Paul Bagshaw has written End game. His concluding paragraphs read:
I think George Conger is right: it is the end of the Communion we once thought we knew.
The Primates’ meeting is to be a consultative forum with no powers of instruction or direction. Powerful and influential, certainly, but these stem from the role of participants within their own Provinces, not across provinces. As the Primus said in the press conference, this is a Communion of independent provinces.
Conger is also right about the concentration of powers in the hands of the Archbishop of Canterbury. The Standing Committee is to be the Archbishop’s ‘consultative council’. In effect the Diocesan structure of the English Church is writ global: the monarchical Archbishop rules and courtiers advise. They have no veto.
A Communion for the twenty-first century
So this would now seem to be the shape of the Communion:
- Each province is autonomous.
- There is a stronger recognition of the differences of structure, decision making and distribution of powers within each province. Pressures towards harmonisation have been rebuffed.
- The motif of ‘family’ has resurfaced, specifically in its aspect of ‘blood is thicker than water’, i.e. we disagree but continue together. Clearly this is only true for those family members who are prepared to stay together.
- There is a renewed emphasis on regionalism, facilitated by the Primates’ Standing Committee. This will be a difficult trick to pull off effectively: on the one hand the centralising agenda will still pull matters towards the Archbishop of Canterbury and, on the other, the defence of autonomy will pull people apart. However, if successful, regional groupings could well supply an intermediate layer of debate and discussion which will enable better co-ordination of a looser Communion to the benefit of all.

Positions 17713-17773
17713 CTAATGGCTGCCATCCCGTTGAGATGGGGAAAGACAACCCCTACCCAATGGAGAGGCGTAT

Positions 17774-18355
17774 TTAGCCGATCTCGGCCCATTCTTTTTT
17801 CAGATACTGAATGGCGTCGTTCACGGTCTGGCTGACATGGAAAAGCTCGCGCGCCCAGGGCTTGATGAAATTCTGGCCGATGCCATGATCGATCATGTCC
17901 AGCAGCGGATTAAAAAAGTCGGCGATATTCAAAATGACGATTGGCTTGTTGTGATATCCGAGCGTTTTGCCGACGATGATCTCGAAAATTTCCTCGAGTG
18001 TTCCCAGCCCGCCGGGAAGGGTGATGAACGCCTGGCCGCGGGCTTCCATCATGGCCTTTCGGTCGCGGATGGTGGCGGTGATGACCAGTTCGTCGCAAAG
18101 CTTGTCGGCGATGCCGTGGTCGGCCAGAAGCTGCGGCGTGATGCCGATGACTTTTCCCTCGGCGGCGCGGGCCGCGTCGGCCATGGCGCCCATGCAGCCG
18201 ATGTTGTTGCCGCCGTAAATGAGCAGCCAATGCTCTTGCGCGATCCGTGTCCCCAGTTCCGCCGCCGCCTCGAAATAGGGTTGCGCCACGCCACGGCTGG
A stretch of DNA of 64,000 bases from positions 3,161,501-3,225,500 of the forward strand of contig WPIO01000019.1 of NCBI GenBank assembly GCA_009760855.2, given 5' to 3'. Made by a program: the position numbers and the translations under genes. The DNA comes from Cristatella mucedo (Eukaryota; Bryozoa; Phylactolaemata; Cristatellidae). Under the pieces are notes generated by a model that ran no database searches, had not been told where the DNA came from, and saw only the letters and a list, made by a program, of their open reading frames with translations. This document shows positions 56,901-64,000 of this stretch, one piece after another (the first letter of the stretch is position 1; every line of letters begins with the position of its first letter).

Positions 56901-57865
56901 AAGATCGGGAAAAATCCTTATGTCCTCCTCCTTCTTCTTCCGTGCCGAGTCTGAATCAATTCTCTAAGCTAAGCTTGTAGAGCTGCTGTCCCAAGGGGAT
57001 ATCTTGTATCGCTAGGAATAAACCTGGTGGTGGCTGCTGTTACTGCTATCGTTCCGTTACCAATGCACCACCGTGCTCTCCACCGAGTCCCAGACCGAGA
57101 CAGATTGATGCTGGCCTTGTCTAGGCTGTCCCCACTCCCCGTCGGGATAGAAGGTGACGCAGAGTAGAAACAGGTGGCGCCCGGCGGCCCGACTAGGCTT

- It is an ever more clerical Communion. Unless regional meetings include the laity as full participants they will reinforce the dominance of bishops.
- The more deliberative nature of the Lambeth Conference (if continued) and Primates’ Meeting will leave a vacuum. There will still be a demand for the equivalent of Lambeth Resolutions – of moral and persuasive authority, but only given force when incorporated in the
- Power will flow to the Archbishop of Canterbury. Leadership of global deliberation will flow to the international consultative bodies. Thus power will flow to the Anglican Communion Office. Information and administration is power and it will all go though the ACO & Lambeth Palace staff.
- The Anglican Consultative Council will be marginalised. Like an English Deanery Synod it will make work for itself but its primary function is merely to vote for (some of the) members of the Standing Committee of the Anglican Communion.
- The SCAC will become a rubber stamp to endorse decisions made between the Archbishop of Canterbury, the General Secretary of the Communion, the ACO & Lambeth Palace staff.
The place of the Covenant in this is not clear. Clearly the Covenant is not dead. The logic of this shape of the Communion would marginalise it, perhaps draw any teeth, but the question remains: will the Covenant be an effective document oar will it now join the honoured ranks of documents with little or no consequence?
I’m still afraid it’s the former. If passed the Covenant contains so many powers-in-embryo that it will inevitably be used.